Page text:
NREL/Chevron team characterizes chemical composition and properties of renewable diesels derived from FT, hydrotreating, and fermentation of sugar
A team from the US National Renewable Energy Laboratory (NREL) and Chevron Corporation has examined the chemical composition and properties of several diesel fuels and blendstocks derived from Fischer−Tropsch (FT) synthesis, hydroisomerization of lipids, and fermentation of sugar via the terpenoid metabolic pathway.
In a paper published in the ACS journal Energy & Fuels, they report that the fuels consisted almost entirely of normal and iso-paraffins, with very low levels of residual oxygen impurities (below 0.1 mass %). All of the renewable and synthetic diesel fuels have significantly lower density than typical for a petroleum-derived diesel fuel. As a result, they have slightly higher net heat of combustion on a mass basis (2%−3% higher), but lower heat of combustion on a volume basis (3%−7% lower). Two critical diesel performance properties—cetane number and cloud point—were correlated with iso-paraffin content and chain length.
The use of renewable fuels is growing in many parts of the world for a variety of reasons, including government mandates. Some of these fuels are vastly different from petroleum-derived fuels, and the potential impact on the durability of engine components is a major concern to the manufacturers of engines and vehicles. Petroleum products have historically been the preferred transportation fuels because they offer the best combination of energy density, performance, availability, ease of handling, and price. As a result, engines and vehicles as well as the entire distribution system that transports fuels from the refineries to the end-users, have been designed around petroleum-derived fuels. Thus, there is a practical necessity for alternative fuel blend components to be as close as possible to matching the properties and composition of fuels from petroleum.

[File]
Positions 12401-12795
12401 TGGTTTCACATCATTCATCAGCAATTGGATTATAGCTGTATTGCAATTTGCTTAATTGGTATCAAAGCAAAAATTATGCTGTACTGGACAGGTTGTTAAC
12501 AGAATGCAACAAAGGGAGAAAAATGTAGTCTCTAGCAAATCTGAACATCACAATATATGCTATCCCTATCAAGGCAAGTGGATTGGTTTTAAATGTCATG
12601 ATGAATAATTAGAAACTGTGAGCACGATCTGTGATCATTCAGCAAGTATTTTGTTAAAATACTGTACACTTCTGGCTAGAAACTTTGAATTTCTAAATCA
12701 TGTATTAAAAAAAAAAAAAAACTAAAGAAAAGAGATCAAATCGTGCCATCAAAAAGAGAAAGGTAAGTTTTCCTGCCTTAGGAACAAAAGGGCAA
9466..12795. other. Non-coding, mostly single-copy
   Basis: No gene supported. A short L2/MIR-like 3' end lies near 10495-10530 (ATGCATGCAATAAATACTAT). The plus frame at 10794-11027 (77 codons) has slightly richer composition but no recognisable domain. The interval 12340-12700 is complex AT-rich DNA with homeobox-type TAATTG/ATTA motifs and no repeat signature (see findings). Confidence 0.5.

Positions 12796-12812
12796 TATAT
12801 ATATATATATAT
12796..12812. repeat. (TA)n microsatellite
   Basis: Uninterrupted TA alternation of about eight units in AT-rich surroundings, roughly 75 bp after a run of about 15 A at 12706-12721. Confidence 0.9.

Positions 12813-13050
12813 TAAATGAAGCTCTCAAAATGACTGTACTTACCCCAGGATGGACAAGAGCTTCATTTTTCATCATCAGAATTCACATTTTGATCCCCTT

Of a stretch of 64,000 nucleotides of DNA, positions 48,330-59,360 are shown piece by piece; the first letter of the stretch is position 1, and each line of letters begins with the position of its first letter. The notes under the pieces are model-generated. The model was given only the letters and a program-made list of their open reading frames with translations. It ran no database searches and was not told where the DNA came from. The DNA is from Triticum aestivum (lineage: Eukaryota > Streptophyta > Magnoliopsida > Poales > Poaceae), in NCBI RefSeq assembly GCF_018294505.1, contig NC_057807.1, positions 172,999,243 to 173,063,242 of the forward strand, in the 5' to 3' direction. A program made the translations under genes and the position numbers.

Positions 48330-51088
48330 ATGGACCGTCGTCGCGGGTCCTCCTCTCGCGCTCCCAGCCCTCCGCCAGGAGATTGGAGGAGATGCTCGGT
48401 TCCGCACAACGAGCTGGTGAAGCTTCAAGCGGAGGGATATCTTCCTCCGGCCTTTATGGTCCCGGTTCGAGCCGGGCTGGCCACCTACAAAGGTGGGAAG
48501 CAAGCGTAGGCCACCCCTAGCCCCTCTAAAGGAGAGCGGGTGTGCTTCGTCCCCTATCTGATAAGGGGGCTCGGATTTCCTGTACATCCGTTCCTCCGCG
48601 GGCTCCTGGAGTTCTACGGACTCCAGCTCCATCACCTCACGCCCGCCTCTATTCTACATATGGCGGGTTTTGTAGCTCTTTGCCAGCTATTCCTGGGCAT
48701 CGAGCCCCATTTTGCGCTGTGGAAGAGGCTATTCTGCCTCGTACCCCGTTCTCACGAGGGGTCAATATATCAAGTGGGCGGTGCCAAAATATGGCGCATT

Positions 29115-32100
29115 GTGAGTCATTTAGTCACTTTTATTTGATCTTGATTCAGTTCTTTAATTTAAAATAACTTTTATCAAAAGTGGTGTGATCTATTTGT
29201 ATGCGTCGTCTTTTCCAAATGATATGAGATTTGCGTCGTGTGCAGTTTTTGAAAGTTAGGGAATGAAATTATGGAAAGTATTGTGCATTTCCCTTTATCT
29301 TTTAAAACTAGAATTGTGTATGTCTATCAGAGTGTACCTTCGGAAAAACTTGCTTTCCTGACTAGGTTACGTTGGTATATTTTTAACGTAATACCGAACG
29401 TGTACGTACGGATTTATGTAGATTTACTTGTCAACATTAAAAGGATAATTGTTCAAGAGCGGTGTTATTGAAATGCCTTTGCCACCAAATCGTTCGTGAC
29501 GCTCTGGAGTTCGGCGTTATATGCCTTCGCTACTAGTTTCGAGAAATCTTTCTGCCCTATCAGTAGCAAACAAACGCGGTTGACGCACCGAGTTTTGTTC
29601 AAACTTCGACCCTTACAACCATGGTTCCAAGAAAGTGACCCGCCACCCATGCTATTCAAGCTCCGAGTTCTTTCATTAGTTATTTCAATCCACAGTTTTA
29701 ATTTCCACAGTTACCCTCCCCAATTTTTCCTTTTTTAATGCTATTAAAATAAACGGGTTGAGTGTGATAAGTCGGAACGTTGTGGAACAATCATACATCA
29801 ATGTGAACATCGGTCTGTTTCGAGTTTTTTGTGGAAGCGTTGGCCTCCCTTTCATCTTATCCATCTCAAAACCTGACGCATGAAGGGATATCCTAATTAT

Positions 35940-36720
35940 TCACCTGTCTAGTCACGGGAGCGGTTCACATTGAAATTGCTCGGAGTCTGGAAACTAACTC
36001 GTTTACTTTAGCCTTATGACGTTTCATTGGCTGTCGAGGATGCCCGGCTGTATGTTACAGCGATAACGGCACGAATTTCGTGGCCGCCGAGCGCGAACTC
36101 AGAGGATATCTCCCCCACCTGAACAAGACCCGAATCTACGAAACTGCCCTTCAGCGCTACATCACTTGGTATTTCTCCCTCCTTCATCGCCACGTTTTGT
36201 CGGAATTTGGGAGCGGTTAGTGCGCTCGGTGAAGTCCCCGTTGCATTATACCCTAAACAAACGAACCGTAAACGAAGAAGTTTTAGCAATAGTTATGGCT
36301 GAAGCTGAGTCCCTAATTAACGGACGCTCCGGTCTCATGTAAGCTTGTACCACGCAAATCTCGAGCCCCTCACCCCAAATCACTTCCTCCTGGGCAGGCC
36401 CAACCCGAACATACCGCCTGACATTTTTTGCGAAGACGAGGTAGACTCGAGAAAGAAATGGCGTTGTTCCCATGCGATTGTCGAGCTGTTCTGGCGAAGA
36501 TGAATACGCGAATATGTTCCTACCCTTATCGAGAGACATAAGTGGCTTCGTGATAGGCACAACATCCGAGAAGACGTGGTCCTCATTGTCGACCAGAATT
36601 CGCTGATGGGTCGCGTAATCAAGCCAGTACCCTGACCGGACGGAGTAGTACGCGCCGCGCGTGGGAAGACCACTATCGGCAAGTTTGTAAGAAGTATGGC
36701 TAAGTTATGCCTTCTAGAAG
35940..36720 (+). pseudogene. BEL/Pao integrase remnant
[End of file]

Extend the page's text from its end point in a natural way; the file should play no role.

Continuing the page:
...Despite the vastly different feedstocks and processes used to produce these synthetic and renewable diesel fuels, the resulting products are composed of predominantly iso-paraffins and n-paraffins of various carbon numbers in the diesel boiling range. Thus, these fuels should have more similarities than differences regardless of feedstock or manufacturing process. In addition, such paraffins are already the most abundant bulk components of petroleum-derived diesel fuel, and thus are more suitable as “drop-in” blend components than oxygen-containing species. In this work we will focus on how the paraffinic compositions of these renewable and synthetic diesel fuels help explain their chemical and physical property trends.—Smagala et al.
|Why hydrotreating fatty acids and triglycerides produces good diesel blendstock|
|In their paper, Smagala et al. explain that while natural fatty acid chains in triglyceride molecules generally have even carbon numbers, the hydrotreating process converts those fatty acids to n-paraffins with either the same carbon number or one less compared to the parent fatty acid. The preference for even or odd n-paraffins in the products depends upon the reaction conditions, especially temperature and catalyst.|
|Because most oils and fats tend to be rich in fatty acid chains with 18 carbons, the most common products of hydrotreating such feedstocks are n-octadecane (n-C18) and n-heptadecane (n-C17). The next most common fatty acid chain length is 16 carbons, resulting in products from hydrotreating of n-hexadecane (n-C16) and n-pentadecane (n-C15).|